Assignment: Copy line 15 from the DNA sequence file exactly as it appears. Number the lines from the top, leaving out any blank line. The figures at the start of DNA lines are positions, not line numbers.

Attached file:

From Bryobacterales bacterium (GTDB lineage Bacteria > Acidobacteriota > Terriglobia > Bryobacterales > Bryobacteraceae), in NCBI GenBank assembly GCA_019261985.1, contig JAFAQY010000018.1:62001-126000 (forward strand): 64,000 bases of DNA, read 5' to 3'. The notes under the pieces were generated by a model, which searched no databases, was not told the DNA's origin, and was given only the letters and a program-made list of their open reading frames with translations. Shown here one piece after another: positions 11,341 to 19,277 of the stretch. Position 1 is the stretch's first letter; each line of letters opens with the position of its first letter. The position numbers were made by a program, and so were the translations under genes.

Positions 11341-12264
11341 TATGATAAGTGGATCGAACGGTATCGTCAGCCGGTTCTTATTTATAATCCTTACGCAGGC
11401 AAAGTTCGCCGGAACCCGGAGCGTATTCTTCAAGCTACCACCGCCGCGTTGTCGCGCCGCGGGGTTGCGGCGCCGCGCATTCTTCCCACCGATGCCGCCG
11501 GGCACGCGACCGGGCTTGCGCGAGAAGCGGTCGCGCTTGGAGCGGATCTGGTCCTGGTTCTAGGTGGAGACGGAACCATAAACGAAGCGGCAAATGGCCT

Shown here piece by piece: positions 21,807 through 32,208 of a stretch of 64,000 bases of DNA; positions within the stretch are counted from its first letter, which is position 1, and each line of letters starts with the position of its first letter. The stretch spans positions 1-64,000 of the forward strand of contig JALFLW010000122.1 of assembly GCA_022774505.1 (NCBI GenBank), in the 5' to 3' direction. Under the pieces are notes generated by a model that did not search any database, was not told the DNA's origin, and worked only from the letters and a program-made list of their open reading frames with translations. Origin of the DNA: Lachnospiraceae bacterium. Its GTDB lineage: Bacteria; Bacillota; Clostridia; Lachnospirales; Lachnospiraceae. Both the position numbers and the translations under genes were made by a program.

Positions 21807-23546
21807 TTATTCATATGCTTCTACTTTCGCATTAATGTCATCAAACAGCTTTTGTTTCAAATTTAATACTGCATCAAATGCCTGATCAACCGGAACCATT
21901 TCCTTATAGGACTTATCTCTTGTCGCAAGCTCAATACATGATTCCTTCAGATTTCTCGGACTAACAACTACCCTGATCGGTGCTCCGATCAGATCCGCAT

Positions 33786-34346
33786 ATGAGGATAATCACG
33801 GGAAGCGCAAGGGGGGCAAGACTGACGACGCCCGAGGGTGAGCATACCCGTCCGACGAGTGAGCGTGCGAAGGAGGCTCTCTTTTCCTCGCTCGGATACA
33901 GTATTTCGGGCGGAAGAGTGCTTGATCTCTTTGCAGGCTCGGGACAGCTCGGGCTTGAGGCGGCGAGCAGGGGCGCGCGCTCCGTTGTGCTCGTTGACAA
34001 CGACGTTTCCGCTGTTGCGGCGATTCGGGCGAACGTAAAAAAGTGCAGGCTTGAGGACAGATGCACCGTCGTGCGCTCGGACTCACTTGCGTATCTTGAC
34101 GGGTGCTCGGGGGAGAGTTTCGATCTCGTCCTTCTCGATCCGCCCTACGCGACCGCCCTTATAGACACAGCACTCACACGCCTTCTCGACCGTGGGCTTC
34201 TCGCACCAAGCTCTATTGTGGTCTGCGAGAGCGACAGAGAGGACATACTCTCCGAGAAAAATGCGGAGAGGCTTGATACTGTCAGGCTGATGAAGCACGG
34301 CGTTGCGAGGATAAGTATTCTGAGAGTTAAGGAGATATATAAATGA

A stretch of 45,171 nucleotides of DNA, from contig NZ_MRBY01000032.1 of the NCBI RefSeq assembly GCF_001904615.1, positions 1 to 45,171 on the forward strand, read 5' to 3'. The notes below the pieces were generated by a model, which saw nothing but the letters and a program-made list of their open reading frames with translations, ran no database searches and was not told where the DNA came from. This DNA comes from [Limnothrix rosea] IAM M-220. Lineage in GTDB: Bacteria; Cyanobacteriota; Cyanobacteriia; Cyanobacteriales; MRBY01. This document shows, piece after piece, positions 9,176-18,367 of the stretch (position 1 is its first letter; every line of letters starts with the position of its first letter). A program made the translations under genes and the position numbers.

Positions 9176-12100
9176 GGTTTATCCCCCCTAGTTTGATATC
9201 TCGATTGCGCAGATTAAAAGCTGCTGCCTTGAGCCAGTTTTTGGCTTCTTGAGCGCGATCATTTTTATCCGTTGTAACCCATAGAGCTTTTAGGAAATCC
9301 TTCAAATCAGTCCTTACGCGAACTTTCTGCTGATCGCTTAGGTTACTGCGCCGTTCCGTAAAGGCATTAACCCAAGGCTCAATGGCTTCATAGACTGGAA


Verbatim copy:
34101 GGGTGCTCGGGGGAGAGTTTCGATCTCGTCCTTCTCGATCCGCCCTACGCGACCGCCCTTATAGACACAGCACTCACACGCCTTCTCGACCGTGGGCTTC